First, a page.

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The Animal ClaimSensibility and the Creaturely Voice$
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Tobias Menely

Print publication date: 2015

Print ISBN-13: 9780226239255

Published to Chicago Scholarship Online: September 2015

DOI: 10.7208/chicago/9780226239422.001.0001

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Sensibilities into Statutes

Sensibilities into Statutes

Animal Rights and the Afterlife of Sensibility

(p.164) Chapter 5 Sensibilities into Statutes
The Animal Claim

Tobias Menely

University of Chicago Press

This chapter investigates the contested legacy of sensibility, beginning with the decades of reaction and reform following the French Revolution. Drawing on Jeremy Bentham’s ambivalent account of “rights” as “sentimental” and “figurative,” and focusing on the unprecedented debates in the public and Parliament regarding the passage of animal welfare law, the chapter argues that the legislative recognition of animals’ personhood actualizes sensibility’s model of sovereign answerability. This chapter also tracks the association between “sentimentality,” as excessive or improper passion, and the promiscuous social identifications, such as the anthropomorphic confusion of “persons” and “things,” conservatives associated with literary humanitarianism. George Canning’s critique of Laurence Sterne’s sensibility in “New Morality” concretizes a link—between pathological sensibility, the humanization of animals, and the animalization of humans—that remains in play through the twentieth century, from Charles Dana’s diagnosis of “zoöphilpsychosis” as a nervous disorder to Hannah Arendt’s rejection of the Rousseauean politics of pity.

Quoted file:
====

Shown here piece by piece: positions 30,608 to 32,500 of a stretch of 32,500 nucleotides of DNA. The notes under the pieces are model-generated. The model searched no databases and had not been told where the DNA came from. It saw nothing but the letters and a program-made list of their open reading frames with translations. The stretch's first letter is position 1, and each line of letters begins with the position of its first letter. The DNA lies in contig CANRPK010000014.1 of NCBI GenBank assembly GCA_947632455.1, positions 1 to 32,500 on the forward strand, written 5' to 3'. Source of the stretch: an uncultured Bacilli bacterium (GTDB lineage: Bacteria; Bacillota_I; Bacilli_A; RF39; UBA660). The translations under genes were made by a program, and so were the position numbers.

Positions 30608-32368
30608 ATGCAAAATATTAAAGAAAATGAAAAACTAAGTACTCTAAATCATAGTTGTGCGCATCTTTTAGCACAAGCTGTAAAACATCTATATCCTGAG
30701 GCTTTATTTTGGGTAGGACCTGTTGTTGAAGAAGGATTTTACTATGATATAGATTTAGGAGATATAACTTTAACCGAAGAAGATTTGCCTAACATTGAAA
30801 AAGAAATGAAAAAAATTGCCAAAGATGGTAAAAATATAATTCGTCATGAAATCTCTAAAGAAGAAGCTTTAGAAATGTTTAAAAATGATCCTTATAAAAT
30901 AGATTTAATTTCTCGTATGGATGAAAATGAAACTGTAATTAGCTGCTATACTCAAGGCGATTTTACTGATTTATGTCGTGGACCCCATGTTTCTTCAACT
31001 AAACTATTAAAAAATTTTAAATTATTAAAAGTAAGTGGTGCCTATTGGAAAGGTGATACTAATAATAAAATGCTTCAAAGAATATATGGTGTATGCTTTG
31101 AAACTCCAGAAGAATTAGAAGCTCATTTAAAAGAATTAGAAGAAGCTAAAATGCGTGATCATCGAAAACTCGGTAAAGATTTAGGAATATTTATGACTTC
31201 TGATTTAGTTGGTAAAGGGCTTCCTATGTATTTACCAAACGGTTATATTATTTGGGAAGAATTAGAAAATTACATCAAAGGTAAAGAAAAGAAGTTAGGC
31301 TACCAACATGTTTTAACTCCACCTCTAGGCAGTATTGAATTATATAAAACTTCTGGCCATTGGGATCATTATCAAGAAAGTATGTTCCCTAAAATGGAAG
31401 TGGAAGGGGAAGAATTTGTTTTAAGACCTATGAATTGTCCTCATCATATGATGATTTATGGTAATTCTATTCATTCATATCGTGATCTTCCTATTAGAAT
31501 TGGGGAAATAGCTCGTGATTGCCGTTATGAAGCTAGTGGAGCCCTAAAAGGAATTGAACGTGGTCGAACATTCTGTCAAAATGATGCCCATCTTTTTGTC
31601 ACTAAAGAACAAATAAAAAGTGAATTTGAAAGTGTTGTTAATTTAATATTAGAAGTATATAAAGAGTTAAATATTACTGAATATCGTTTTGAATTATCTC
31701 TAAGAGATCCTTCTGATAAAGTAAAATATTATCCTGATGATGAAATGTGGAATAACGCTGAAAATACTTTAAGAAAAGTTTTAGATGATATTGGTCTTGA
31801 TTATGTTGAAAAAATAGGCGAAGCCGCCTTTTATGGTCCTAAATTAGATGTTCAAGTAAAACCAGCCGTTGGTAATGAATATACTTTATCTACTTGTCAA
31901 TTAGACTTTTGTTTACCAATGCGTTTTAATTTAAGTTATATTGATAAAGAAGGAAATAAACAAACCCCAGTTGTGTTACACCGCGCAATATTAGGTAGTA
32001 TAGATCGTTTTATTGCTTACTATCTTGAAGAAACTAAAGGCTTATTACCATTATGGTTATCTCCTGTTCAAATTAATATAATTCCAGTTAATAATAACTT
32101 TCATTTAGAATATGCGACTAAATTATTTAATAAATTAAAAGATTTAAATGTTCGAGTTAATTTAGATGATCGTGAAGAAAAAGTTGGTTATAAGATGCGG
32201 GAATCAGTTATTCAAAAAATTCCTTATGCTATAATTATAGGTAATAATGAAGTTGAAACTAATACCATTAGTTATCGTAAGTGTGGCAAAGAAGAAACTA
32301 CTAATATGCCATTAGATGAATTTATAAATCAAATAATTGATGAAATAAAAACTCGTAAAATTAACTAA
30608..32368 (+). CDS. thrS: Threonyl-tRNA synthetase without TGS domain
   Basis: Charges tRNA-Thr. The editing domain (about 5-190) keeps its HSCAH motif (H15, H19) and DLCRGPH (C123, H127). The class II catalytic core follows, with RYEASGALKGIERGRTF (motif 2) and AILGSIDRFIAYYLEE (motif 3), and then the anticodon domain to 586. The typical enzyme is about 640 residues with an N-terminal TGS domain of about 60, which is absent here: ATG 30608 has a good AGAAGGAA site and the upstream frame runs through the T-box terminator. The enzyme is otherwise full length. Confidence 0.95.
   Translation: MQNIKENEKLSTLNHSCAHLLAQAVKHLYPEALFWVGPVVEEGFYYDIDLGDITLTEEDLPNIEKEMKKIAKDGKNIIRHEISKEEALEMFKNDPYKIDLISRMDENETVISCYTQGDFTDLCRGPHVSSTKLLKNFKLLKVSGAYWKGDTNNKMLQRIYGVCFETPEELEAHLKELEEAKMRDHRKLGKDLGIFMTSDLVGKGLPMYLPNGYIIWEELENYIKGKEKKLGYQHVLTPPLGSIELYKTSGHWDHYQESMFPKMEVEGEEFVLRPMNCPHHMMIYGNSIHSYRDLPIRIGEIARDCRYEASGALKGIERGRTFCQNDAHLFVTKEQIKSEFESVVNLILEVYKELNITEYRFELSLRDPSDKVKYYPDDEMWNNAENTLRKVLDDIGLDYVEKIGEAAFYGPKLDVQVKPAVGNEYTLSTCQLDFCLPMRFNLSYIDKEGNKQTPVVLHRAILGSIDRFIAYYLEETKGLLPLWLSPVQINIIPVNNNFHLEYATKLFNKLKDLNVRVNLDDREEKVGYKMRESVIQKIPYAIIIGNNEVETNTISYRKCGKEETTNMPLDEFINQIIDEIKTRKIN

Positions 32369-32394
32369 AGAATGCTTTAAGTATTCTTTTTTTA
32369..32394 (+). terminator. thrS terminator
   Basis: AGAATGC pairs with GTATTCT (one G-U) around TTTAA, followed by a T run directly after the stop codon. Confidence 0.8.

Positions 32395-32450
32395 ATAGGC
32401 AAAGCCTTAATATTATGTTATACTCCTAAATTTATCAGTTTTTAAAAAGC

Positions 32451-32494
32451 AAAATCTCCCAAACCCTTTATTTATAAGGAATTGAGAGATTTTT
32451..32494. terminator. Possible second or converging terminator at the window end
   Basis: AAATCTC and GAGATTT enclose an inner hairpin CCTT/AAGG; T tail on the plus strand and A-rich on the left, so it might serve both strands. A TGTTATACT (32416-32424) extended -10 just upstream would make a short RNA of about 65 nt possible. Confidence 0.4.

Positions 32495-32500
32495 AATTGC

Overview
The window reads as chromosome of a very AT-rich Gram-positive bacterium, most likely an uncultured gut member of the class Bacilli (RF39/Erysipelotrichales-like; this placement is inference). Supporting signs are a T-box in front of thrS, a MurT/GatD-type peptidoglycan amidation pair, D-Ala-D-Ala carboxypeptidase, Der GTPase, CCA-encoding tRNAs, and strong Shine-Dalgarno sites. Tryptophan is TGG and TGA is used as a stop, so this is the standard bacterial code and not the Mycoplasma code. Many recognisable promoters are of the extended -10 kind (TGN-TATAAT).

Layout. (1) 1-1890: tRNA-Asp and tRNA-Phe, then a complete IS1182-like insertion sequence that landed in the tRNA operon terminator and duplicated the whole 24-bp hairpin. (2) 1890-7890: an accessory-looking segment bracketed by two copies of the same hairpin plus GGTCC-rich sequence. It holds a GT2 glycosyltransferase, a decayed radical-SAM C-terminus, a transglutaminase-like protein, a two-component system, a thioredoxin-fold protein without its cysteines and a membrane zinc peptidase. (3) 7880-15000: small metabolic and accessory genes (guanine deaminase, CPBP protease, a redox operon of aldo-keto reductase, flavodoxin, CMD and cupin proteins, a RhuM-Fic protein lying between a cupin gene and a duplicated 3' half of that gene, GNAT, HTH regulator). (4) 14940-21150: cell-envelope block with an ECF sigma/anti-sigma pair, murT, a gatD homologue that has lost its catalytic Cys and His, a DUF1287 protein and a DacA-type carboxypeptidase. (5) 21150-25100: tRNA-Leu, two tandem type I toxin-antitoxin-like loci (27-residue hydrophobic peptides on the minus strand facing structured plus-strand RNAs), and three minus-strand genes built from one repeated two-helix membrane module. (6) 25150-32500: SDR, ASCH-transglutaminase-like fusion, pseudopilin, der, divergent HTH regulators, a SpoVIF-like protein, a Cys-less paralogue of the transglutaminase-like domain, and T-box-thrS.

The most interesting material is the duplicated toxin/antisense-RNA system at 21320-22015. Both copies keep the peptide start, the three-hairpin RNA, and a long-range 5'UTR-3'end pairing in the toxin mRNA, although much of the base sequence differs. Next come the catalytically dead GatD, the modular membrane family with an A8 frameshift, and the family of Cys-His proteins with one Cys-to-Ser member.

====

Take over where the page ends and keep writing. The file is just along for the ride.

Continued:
Keywords:   animal rights, sentimentalism, anthropomorphism, French Revolution, Hannah Arendt, Jeremy Bentham, George Canning, Laurence Sterne

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